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One laughable measure of Republican desperation to find a way to balance the budget and still finance a huge tax cut skewed to the wealthy was the party's effort to create a "13th month" in which to roll over some spending. As one critic noted, it could be inserted into the calender after June and called "You-lie."

But there is nothing funny about another idea kicked around in the GOP caucus: holding back part of the earned income tax credit that helps the working poor make ends meet.

Balancing the budget and financing a tax cut on the backs of poor people trying to hold down a job and pay bills is such an outrageous idea that it's inconceivable it would be floated even as a trial balloon. Yet it's getting serious consideration from some of the party's more conservative members.

Forget about what a public relations disaster such a scheme would be. Ignore the fact that it would hand Democrats a ready-made campaign commercial contrasting fat cats benefiting from the tax cut to the poor seeing their tax credits delayed.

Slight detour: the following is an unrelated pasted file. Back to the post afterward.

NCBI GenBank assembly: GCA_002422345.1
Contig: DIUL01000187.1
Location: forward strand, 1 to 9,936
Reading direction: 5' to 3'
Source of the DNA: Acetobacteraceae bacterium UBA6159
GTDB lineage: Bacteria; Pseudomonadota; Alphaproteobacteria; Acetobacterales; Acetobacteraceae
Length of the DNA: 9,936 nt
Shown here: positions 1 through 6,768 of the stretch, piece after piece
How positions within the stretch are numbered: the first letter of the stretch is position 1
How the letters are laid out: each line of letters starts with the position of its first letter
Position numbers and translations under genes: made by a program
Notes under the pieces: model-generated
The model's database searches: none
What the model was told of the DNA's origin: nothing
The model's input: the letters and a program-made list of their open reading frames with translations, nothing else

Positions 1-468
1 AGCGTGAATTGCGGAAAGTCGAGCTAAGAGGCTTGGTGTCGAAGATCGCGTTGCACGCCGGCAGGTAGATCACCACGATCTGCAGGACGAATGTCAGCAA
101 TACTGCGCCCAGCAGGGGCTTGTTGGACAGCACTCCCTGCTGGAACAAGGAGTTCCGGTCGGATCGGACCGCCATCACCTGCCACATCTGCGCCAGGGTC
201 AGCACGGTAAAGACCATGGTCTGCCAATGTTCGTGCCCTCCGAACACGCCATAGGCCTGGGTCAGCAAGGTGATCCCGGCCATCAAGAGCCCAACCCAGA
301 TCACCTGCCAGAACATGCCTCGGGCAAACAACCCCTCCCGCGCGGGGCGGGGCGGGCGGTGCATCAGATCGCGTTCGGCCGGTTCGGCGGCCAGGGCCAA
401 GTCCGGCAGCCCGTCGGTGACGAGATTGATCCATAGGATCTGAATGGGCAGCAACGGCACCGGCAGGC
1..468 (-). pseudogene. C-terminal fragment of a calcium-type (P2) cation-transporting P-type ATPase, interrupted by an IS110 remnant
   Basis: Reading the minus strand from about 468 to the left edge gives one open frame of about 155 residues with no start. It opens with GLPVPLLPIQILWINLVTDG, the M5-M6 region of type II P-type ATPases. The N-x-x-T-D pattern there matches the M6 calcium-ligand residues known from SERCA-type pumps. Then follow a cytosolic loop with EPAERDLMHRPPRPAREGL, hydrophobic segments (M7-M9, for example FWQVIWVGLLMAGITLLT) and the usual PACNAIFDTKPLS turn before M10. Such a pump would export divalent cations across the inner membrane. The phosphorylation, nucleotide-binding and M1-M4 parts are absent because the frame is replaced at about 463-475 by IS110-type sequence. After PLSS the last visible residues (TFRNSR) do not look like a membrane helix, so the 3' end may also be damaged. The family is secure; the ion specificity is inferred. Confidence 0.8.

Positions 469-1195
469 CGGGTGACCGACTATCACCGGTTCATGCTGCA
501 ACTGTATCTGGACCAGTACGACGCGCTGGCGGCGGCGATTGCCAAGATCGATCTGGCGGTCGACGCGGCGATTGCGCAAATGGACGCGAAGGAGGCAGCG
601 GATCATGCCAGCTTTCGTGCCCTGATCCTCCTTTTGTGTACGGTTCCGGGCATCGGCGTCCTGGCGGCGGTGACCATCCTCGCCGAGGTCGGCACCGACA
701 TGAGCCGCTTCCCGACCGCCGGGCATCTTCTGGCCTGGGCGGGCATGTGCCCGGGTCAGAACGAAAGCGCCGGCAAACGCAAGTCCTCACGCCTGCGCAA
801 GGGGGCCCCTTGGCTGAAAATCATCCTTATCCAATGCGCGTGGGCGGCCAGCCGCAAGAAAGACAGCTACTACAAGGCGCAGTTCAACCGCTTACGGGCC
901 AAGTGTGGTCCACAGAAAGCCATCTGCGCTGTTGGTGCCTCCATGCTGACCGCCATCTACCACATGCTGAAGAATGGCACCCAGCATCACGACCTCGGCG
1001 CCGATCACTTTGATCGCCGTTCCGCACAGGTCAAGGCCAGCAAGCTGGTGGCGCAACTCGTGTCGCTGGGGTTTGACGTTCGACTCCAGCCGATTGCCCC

More important is the fact that the idea is abhorrent in human terms, making it tougher for poor working people to pay their bills. And philosophically, it's at odds with everything Republicans claim to stand for, namely encouraging work and the effort to achieve self-sufficiency.

That is what the EITC -- a tax credit scaled to income and available only to those who earn paychecks -- is all about. It's the ultimate anti-welfare initiative, encouraging initiative by helping low-paid workers climb out of poverty.

The GOP contention that delaying such payments "doesn't hurt anybody" recalls the "let them eat cake" philosophy of an earlier elitist. That's hardly an appropriate platform for a party that claims to be in touch with the real America.

But it was just one of the gimmicks pondered by Republican leaders frantic to stick to unattainable spending caps while still putting Social Security money off limits and pursuing their unaffordable $792 billion tax cut.

The mere fact that they would have to consider delaying some spending by stretching the fiscal year into a 13th month is an indication of just how unrealistic the GOP budgetary blueprint is.

Wise politicians would change that blueprint. Instead, the GOP thinks about changing the Gregorian calendar and making the working poor pay for the party's mistakes.

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